POLITICS

Ohio, Kansas, Iowa, Whatever – At Trump’s Rallies, They’re All Pretty Much The Same

As the midterm elections approach, Trump is showing off how well he knows Real America.

ERIE, Pa. ― Kansas, West Virginia and Minnesota may be hundreds of miles apart, but in the history of America according to Donald Trump, they have much in common.

All three were settled by “tough pioneer men and strong pioneer women.”

These people “did not have a lot of money,” nor did they have “a lot of luxury” ― austere circumstances, it turns out, that they also shared with those who settled Kentucky, Iowa and Nebraska.

In reality, what all these disparate places have in common is that they were the sites of recent Donald Trump for President rallies, which are now happening in such rapid succession that Trump’s speechwriters have apparently given up trying to individualize the remarks he delivers at them.

“These courageous Pennsylvania patriots did not shed their blood, sweat, and tears so that we could sit at home while others tried to erase their legacy and destroy our great and proud American heritage,” Trump told his audience in Erie on Oct. 10.

Nor did “Ohio patriots” shed their “blood, sweat and tears,” Trump told the crowd two days later in Lebanon, “so that we could sit at home while others tried to erase their legacy and destroy our proud American heritage.”

And the following day in Lexington, Trump told that audience their ancestors had felt the same way: “These courageous Kentucky patriots did not shed their blood, sweat and tears so that we could sit at home while others try to erase their legacy and destroy our proud American heritage.”

Neither Brad Parscale, who is managing Trump’s re-election campaign, nor Stephen Miller, who wrote Trump’s speeches during his 2016 campaign and is writing his official White House speeches now, responded to HuffPost’s queries.

Of course, using a basic campaign speech day after day is not new to politics.

“While the president does like to repeat himself, his loose characterizations strike me as a typical political stump speech not unlike a concert performer who might change a word or two in the song lyrics to excite an audience,” said Rick Tyler, who worked on Texas Sen. Ted Cruz’s run for the 2016 GOP presidential nomination.

“It’s actually pretty normal,” said Jon Favreau, a former speechwriter for President Barack Obama. “Obama gave so many stumps in the month before every election that we couldn’t possibly give him new material for each stop. We’d try to add new stuff about the candidate, the local issues, and whatever was in the news that day. But usually the basic stump and especially the ending stayed the same.”

However, Trump’s recent speeches have not been coming several times a day, as they would in the closing weeks of a candidate’s own campaign, but several times a week. And the attempts to individualize them appear to go little beyond changing the name of the state.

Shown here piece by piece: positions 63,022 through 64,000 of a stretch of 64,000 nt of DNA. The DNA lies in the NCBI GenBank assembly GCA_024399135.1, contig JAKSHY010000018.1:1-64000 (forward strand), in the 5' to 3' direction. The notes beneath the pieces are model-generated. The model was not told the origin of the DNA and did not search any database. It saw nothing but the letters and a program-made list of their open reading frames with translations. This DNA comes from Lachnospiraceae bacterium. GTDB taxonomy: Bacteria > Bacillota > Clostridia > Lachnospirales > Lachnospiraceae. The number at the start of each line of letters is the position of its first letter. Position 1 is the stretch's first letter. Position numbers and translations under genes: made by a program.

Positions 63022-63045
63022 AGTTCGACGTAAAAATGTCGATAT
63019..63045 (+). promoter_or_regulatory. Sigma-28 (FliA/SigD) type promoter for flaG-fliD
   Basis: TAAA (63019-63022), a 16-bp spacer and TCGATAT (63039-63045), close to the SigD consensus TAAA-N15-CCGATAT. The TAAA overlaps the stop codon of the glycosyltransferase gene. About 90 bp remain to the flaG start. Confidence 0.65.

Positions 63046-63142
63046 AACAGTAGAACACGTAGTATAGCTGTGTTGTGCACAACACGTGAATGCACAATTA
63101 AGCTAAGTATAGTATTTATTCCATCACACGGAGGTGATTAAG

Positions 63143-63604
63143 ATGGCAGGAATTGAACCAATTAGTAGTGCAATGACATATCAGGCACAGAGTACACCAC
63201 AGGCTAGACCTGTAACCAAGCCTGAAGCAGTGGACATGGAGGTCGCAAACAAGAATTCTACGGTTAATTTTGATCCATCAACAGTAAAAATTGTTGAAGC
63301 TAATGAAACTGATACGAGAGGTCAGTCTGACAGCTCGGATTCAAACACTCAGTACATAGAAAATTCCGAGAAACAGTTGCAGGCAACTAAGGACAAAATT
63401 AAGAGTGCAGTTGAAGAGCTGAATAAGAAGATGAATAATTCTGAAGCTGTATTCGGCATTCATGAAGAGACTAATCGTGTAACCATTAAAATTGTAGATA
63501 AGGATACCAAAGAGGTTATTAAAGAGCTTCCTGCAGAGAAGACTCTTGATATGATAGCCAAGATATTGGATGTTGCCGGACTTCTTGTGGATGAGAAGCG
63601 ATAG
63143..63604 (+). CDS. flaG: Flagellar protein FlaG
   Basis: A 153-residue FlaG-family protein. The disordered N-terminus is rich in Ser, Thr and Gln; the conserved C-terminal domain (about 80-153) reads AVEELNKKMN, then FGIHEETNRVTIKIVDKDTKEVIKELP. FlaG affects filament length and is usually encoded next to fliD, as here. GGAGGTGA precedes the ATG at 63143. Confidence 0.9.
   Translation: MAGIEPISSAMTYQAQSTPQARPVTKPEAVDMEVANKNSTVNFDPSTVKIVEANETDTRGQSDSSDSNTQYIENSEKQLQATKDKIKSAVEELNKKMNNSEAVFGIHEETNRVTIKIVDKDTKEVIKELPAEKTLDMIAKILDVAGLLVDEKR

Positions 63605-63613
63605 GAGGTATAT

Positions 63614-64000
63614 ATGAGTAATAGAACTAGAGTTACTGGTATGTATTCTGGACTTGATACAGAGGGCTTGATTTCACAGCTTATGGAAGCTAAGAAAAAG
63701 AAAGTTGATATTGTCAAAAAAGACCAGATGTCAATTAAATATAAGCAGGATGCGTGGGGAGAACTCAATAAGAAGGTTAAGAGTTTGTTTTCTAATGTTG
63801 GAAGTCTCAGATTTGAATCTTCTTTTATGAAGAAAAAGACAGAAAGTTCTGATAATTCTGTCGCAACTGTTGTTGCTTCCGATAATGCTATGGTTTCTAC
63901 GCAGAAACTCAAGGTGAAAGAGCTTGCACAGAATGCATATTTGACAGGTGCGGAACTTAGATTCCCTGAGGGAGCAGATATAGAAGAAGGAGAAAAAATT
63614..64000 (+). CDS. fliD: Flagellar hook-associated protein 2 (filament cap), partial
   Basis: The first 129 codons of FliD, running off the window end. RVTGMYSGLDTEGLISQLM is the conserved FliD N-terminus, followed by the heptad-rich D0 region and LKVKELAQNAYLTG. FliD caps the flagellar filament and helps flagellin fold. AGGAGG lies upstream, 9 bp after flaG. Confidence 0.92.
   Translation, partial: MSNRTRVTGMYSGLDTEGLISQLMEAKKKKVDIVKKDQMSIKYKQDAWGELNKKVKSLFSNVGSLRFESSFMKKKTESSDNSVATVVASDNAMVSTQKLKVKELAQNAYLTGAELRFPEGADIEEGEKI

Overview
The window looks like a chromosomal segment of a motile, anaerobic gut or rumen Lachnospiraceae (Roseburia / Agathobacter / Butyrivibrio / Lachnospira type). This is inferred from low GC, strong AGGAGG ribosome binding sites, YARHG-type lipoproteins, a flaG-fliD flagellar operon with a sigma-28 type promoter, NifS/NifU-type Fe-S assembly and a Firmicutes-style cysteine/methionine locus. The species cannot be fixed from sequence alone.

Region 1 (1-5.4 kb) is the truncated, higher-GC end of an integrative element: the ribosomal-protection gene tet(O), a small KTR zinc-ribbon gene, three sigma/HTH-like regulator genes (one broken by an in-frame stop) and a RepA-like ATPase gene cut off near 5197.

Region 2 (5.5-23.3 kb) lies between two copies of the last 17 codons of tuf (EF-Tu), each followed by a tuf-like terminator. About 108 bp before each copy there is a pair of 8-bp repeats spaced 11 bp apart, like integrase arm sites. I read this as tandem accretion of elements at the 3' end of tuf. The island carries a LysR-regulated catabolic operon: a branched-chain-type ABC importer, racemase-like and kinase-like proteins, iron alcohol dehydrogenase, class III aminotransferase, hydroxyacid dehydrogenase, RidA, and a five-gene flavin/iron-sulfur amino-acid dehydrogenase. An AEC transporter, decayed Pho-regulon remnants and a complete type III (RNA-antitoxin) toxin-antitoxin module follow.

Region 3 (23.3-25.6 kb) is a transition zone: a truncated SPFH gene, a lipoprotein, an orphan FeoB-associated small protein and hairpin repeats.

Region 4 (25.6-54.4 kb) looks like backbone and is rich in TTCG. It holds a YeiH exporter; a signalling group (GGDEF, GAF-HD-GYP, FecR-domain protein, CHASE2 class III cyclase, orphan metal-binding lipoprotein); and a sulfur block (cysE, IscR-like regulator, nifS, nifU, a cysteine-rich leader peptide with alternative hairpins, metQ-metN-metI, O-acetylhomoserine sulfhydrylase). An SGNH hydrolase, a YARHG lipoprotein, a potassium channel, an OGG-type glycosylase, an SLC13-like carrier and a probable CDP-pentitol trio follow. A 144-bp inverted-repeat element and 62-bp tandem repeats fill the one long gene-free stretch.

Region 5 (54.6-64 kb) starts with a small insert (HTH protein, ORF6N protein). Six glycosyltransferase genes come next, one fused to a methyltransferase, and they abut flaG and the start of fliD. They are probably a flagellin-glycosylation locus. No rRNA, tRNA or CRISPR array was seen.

In Erie, for instance, Trump told the thousands at the downtown hockey arena there: “Generations of Pennsylvania workers manned the furnaces, farmed the fields and fought the battles that made America into the most powerful and prosperous nation in the history of the world.”

Forty-eight hours later, at the Warren County Fairgrounds in Lebanon, Trump said: “Generations of Ohio workers farmed the fields, poured the incredible steel, fought the battles that made America into the most powerful and prosperous nation in the history of the world.”

And sometimes, Trump goes off script in a way that makes it clear he doesn’t really know anything about the local issues beyond what someone has written for him in the speech.

“We’re going to dredge the channel to Lake Erie. And we’re going to replenish the sand to Presque Isle,” Trump said in Erie, looking off to one side and reading from a teleprompter screen during an appearance in support of the local Republican congressman, Mike Kelly.

Seconds later, while looking straight ahead ― a sign he was no longer reading the prepared remarks ― Trump said: “Mike keeps calling, ‘Sir, we want to fix up Presque Isle.’ I said, ‘Mike, what the hell is Presque Isle?’”

That, certainly, is not the speechwriter’s fault, Tyler said. “Speechwriters can’t protect a president who insists on letting his audience know he’s an idiot,” he said.

In any event, with just three weeks to go until the midterms and Trump appearing to enjoy the rallies more than any other part of the job, the odds seem good that his audiences will be hearing a lot more about their patriotic ancestors “who did not shed their blood, sweat and tears” so their progeny today could “sit at home” while others erased their legacy and destroyed American heritage.

Next up: his fans in Missoula, Montana; Mesa, Arizona; and Elko, Nevada, on Thursday, Friday and Saturday.

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